Kim Beggs- County of Ponoka, February 12, 2015

kimJust got home from a wonderful evening of music, and since I’m too tired to sleep (I just typed ‘drive’ by mistake…which tells you something) I thought I would scatter out a few thoughts.

One of the beauties of house concerts is that wonderful music happens in unlikely spots. Such was the case as Kim Beggs, along with accompanist Marcel Desilets, performed in  a home just a bit off Menaik Road near Highway 2. Apparently a small group of friends have been presenting house concerts in the area for a couple years, and tonight was Ken and Leanne’s turn to step up and host their first show. They did a lovely job, and welcomed just over twenty of us into their home.

I’m not sure what it is about Yukon singers, songwriters, and musicians, but for some reason several of them are among my favourites: I think it all started with the Undertaken Daddies, and the list has expanded to folks like Gordie Tentrees, Annie Lou, Brandon Isaak, and a few others I’ve likely forgotten. But leading the way is Kim Beggs who I have written about several times here at Fervor Coulee (and elsewhere) and whose last album Beauty and Breaking headed my Polaris ballot last time out.

Kim and Marcel did nothing to disappoint us this evening. Opening with tunes from Beauty and Breaking, including “Not Only, Only From the Whiskey,” a personal fave, the duo presented a pair of musically clean, personable sets. While weighted toward her fourth album (with five or six songs culled from that most excellent disc including “Oh Boy” and “Not a Mermaid Song”), they also featured several songs from each of the albums including “Summertime Lonesome Blues” and “I’ll Be Your Baby Tonight” from Blue Bones. They closed the show with the lively “Can’t Drive Slow Yodel” after delivering a fairly devastating reading of “Longest Dream.” Songs from earlier releases included “Streetcar Heart,” Bucko,” “Down to the Station,” and, if I recall correctly, “Gidyup Cowboy.” Kim played guitar while Marcel handled things on the resophonic and 5-string banjo. A couple songs I’ve not previously heard performed by Beggs were the standard “Little Birdie” and the blues song, “See That My Grave Is Kept Clean.”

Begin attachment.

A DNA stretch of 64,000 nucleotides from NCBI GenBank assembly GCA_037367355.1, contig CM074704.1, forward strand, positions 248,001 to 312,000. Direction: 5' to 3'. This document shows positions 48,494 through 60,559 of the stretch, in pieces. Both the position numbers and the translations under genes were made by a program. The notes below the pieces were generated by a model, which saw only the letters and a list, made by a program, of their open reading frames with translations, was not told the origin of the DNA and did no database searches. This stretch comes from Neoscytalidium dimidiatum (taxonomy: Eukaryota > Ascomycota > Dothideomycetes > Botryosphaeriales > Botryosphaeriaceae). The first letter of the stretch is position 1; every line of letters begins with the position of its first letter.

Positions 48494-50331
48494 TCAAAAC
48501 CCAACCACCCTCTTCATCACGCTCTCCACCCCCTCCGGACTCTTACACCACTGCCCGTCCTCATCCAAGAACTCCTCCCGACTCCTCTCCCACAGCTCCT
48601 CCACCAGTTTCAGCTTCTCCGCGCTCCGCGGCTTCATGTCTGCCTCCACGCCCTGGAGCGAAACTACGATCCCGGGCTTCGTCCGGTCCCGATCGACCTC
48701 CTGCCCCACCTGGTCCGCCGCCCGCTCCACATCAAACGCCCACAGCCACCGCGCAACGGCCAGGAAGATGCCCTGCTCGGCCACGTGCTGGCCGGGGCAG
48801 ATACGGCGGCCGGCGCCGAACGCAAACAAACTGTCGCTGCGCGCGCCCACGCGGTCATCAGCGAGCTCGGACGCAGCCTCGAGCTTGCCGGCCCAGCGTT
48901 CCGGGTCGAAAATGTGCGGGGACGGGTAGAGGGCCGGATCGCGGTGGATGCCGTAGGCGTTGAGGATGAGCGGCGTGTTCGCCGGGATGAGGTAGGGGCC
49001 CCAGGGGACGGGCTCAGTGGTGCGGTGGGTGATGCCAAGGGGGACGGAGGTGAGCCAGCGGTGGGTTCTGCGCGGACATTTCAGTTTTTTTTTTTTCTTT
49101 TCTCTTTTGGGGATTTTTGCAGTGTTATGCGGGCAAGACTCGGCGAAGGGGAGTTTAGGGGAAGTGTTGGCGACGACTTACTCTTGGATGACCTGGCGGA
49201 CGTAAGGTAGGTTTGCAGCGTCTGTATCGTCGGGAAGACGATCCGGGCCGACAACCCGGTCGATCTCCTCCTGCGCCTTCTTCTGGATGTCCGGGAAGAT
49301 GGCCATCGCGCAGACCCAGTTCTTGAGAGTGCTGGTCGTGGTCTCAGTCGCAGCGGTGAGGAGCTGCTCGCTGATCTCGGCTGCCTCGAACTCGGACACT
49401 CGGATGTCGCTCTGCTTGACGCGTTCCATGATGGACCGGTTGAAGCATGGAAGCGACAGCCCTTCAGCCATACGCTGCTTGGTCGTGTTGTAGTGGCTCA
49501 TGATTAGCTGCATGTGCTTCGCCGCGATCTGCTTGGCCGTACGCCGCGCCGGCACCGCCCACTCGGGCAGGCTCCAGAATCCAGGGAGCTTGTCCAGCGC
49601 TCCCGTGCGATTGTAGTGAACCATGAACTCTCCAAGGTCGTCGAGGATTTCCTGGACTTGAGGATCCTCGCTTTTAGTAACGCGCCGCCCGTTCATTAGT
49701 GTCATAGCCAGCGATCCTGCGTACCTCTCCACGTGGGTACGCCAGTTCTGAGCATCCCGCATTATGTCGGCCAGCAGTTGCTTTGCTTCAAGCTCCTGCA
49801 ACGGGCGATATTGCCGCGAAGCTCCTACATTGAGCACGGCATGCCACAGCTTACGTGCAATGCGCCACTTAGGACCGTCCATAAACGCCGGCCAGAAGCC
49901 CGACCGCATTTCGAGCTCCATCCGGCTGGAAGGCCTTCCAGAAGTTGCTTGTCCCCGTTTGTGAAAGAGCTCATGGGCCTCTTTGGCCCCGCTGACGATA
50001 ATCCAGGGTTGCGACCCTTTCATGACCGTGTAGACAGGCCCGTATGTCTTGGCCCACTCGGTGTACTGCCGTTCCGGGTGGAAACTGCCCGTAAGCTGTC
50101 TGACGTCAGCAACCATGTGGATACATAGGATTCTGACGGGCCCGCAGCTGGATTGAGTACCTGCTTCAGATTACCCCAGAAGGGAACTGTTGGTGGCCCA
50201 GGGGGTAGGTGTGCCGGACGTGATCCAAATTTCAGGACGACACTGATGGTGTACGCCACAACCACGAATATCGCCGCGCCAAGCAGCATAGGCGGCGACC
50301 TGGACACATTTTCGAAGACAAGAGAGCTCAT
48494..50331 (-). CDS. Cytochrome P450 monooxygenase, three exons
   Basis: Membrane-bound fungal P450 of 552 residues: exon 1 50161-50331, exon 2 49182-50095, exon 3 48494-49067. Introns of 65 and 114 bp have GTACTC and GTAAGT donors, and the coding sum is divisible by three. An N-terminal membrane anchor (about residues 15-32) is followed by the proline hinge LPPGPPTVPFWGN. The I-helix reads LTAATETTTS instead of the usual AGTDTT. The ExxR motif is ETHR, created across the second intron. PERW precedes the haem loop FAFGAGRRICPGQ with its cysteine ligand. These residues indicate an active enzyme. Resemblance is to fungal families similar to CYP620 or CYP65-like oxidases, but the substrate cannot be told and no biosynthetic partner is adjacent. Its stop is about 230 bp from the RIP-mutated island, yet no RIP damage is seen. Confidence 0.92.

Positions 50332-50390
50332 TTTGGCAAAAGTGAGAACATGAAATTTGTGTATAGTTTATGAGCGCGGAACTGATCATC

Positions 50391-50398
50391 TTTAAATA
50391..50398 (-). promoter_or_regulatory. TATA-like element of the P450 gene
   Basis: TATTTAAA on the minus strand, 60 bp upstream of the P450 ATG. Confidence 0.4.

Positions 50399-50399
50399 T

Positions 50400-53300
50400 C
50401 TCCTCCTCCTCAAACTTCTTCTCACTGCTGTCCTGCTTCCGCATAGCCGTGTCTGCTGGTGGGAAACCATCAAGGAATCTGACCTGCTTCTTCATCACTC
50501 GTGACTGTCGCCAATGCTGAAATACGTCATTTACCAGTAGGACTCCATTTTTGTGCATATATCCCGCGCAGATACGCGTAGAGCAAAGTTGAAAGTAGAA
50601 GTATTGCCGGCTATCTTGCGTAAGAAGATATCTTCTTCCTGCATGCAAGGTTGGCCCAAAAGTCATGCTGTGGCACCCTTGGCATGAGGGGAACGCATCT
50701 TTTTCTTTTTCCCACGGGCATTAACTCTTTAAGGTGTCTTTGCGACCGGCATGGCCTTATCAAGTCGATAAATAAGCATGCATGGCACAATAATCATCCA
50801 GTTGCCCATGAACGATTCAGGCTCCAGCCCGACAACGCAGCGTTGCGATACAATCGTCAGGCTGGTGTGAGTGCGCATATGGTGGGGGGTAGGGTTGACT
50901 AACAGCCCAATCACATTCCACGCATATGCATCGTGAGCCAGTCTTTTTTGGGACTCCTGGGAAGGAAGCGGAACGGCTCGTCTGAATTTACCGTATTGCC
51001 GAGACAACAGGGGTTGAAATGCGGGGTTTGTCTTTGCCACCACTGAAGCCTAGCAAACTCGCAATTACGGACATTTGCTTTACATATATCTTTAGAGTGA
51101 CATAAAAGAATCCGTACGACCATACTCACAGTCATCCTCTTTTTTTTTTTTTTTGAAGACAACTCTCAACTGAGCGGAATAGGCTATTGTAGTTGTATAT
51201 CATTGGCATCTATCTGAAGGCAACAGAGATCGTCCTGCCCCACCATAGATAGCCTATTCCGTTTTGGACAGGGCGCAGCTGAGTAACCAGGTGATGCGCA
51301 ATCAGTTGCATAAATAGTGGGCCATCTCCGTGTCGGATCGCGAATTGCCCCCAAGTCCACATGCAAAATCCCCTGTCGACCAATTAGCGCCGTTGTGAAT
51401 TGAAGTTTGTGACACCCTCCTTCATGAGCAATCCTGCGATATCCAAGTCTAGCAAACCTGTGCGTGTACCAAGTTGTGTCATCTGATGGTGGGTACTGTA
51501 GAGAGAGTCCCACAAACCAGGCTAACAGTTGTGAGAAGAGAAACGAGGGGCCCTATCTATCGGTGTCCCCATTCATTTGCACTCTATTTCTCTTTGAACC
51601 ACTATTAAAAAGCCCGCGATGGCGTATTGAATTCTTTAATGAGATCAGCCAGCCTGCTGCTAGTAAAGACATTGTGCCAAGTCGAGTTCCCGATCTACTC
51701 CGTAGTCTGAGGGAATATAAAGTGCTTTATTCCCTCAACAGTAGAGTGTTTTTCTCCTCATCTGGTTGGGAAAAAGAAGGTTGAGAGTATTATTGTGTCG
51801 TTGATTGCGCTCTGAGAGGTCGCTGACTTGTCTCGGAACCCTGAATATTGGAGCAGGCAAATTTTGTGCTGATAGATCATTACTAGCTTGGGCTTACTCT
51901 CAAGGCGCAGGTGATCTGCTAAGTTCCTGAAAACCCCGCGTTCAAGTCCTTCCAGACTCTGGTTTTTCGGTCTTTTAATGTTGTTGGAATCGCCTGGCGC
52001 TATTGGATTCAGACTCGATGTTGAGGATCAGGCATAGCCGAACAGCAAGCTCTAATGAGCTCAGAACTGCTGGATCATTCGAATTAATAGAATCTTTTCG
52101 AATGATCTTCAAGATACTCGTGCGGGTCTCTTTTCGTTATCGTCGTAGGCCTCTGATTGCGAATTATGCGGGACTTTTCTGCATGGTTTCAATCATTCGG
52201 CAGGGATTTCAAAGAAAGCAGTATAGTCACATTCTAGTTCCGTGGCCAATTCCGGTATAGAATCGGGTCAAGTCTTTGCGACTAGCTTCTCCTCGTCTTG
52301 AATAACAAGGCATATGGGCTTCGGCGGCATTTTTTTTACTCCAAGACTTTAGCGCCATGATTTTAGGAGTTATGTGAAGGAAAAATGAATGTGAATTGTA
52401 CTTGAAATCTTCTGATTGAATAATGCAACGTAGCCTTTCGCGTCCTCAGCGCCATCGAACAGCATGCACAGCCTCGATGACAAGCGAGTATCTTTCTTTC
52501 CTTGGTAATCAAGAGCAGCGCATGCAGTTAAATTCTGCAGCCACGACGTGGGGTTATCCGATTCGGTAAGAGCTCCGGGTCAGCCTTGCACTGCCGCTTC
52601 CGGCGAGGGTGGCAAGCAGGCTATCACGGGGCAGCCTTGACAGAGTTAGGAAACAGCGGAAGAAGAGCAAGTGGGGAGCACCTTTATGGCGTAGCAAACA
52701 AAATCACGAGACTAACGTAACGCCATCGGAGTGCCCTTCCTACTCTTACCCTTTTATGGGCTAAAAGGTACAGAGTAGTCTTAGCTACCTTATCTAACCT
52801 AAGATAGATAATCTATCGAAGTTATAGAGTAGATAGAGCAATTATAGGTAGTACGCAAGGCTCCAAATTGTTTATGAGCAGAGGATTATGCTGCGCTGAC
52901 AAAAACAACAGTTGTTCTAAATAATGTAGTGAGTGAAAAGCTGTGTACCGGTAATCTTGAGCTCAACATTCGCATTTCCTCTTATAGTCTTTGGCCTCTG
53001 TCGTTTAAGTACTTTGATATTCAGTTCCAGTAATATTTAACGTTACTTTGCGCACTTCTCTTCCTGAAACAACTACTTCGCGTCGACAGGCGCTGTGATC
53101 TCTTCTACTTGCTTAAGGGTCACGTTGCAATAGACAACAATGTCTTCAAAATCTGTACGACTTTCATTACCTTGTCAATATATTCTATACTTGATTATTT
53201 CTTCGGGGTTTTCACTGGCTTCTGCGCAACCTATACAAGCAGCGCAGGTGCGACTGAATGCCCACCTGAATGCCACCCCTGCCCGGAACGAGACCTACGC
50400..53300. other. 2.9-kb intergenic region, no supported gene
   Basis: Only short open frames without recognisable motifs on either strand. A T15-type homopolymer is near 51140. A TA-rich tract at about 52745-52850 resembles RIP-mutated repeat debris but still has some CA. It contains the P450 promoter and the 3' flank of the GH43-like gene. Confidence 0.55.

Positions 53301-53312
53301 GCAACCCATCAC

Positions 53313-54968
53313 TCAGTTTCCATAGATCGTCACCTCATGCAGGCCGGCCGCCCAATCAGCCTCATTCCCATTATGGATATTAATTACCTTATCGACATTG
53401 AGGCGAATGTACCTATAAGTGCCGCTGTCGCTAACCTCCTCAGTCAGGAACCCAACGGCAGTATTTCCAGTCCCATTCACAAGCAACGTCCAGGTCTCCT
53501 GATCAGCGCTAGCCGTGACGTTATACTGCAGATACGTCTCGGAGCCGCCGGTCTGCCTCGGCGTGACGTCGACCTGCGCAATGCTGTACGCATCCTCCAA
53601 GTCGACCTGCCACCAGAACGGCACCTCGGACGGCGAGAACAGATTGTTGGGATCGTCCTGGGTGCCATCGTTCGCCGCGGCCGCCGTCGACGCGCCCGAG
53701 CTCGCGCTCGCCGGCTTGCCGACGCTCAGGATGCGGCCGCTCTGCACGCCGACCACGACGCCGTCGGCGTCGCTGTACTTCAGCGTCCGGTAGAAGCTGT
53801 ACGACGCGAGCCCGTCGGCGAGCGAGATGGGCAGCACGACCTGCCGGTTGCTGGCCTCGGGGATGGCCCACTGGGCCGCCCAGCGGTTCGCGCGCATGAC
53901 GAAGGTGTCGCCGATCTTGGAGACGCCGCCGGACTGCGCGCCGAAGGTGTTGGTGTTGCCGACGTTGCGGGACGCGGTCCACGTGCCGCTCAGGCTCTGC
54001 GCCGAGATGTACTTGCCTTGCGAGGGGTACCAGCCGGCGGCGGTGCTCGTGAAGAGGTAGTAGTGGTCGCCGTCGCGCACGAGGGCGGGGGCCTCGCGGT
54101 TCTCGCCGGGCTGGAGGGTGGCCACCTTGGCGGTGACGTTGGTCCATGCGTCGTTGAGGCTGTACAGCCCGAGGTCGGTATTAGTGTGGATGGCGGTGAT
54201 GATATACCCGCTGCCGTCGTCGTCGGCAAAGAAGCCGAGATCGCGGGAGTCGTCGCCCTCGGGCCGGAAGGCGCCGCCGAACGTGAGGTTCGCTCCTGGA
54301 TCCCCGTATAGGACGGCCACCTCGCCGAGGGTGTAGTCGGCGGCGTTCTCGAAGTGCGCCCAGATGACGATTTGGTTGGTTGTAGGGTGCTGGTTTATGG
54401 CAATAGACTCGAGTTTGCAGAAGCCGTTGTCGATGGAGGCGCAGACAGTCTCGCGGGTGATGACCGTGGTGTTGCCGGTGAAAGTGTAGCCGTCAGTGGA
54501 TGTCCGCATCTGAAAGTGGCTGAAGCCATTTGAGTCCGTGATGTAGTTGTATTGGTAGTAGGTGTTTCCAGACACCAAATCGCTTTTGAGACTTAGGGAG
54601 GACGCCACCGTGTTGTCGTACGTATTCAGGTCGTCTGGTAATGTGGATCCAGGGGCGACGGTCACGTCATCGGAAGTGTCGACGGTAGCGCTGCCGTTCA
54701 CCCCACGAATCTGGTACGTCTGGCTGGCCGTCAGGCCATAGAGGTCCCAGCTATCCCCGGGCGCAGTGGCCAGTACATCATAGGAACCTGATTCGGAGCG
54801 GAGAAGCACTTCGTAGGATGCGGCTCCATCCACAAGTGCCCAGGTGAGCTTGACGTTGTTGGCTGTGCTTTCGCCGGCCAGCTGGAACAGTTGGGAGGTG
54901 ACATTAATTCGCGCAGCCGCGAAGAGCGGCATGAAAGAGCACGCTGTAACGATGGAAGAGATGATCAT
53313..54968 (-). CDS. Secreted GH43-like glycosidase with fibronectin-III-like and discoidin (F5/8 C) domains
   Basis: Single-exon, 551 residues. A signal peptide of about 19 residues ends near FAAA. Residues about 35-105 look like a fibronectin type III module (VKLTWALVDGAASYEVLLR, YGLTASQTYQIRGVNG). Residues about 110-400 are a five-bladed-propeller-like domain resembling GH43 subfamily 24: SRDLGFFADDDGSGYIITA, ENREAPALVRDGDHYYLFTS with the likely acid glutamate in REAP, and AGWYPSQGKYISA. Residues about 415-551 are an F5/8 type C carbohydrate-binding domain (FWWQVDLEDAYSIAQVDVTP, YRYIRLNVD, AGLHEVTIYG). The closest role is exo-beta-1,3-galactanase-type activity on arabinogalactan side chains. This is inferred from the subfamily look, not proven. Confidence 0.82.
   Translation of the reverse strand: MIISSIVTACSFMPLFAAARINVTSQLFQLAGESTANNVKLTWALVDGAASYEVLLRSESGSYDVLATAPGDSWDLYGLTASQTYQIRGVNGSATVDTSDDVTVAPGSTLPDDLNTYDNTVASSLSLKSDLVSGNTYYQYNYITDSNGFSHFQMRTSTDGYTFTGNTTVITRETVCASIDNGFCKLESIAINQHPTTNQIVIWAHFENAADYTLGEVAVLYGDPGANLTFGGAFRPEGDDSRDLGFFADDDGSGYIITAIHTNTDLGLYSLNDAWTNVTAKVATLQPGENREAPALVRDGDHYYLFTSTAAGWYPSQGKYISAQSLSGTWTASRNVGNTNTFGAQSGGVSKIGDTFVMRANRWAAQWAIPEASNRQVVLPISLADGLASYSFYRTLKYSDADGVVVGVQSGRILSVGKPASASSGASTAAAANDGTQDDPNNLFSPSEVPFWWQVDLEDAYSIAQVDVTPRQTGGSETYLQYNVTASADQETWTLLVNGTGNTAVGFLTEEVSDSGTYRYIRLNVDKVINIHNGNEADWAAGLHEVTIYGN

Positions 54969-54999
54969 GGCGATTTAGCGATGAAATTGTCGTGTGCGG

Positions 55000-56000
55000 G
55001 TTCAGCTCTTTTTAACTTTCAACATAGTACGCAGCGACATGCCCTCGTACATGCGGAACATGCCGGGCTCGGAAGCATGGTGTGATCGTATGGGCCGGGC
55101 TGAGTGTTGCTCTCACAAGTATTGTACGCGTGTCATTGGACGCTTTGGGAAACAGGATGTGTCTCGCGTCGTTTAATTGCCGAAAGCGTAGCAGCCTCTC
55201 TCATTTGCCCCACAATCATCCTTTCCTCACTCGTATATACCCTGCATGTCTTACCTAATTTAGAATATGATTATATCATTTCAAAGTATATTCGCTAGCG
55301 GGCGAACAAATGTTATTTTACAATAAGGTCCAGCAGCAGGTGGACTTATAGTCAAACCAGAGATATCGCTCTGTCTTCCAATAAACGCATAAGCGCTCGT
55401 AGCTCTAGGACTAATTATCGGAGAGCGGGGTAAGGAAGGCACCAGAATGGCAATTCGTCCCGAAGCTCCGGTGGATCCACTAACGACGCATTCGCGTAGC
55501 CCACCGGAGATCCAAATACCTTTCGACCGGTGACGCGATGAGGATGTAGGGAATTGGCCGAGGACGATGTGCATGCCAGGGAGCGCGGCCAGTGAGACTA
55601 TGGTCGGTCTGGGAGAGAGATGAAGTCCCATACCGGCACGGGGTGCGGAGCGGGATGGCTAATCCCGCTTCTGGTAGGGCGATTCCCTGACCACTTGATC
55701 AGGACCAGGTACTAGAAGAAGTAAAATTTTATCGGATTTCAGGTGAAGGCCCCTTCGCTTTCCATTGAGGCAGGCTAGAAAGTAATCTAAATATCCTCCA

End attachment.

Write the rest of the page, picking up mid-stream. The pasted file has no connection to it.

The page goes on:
I appreciated so many elements of this little concert. Kim Beggs’ voice is huge; seemingly without effort, her voice goes from soft, playful, or emotive to bluesy and rollicking with the turn of a couple notes. When the music would drop away, and Beggs was left singing a line or four without accompaniment, one was treated to something not soon to be forgotten. Desilets’ provided spot-on-perfect vocal harmony that provided depth to the show, while his instrumental contribution added unembroidered texture to each song.

While many of Beggs’ songs speak directly to her Yukon home (“A.J. Goddard Shipwreck” being just one-and maybe best- example), she makes the emotions behind the songs universally appealing; while I am guessing most of the audience was previously unfamiliar with her music, one could tell that she was making connections with just about everyone. This speaks to the magic that can happen at a house concert- fifteen or twenty folks walk out humming songs and singing the praises of those they may not have previously been familiar.

Wonderful stuff, then. Kim and Marcel next head to Crooked Creek in Northern Alberta before Kim continues on to Rolla and Fort St. John, BC before heading back south to Edmonton for a show at The Artery on February 19. She heads to Banff for a residency where she is planning on writing her next album. The next area Home Routes show is March 13 at the Usona Hall, but the New Mexico performer’s name slips my mind and the Homeroutes site is next to useless.

A great night of music with a personal favourite made the drive through the dark well-worth the effort. Thanks for hosting us, Ken and Leanne and thanks to Kim and Marcel for an enjoyable show.


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